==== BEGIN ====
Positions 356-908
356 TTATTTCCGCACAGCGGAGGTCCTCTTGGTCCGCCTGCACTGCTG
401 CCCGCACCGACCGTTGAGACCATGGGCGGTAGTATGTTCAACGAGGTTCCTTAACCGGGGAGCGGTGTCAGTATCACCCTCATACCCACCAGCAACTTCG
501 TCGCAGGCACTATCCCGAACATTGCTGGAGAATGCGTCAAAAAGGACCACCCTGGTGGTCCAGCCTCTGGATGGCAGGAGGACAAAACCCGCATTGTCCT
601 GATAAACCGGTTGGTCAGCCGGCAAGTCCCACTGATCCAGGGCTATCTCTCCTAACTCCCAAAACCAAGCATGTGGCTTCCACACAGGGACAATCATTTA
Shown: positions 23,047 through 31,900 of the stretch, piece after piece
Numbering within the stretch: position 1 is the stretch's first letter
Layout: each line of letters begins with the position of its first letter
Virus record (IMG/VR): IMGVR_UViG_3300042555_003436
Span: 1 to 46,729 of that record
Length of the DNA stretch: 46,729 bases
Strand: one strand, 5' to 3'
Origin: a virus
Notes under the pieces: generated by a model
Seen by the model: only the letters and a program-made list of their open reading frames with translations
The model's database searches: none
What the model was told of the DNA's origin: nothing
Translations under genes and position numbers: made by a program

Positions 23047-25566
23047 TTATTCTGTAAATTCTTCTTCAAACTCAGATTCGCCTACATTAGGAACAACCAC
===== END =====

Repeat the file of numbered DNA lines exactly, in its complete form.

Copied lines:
Positions 356-908
356 TTATTTCCGCACAGCGGAGGTCCTCTTGGTCCGCCTGCACTGCTG
401 CCCGCACCGACCGTTGAGACCATGGGCGGTAGTATGTTCAACGAGGTTCCTTAACCGGGGAGCGGTGTCAGTATCACCCTCATACCCACCAGCAACTTCG
501 TCGCAGGCACTATCCCGAACATTGCTGGAGAATGCGTCAAAAAGGACCACCCTGGTGGTCCAGCCTCTGGATGGCAGGAGGACAAAACCCGCATTGTCCT
601 GATAAACCGGTTGGTCAGCCGGCAAGTCCCACTGATCCAGGGCTATCTCTCCTAACTCCCAAAACCAAGCATGTGGCTTCCACACAGGGACAATCATTTA
Shown: positions 23,047 through 31,900 of the stretch, piece after piece
Numbering within the stretch: position 1 is the stretch's first letter
Layout: each line of letters begins with the position of its first letter
Virus record (IMG/VR): IMGVR_UViG_3300042555_003436
Span: 1 to 46,729 of that record
Length of the DNA stretch: 46,729 bases
Strand: one strand, 5' to 3'
Origin: a virus
Notes under the pieces: generated by a model
Seen by the model: only the letters and a program-made list of their open reading frames with translations
The model's database searches: none
What the model was told of the DNA's origin: nothing
Translations under genes and position numbers: made by a program

Positions 23047-25566
23047 TTATTCTGTAAATTCTTCTTCAAACTCAGATTCGCCTACATTAGGAACAACCAC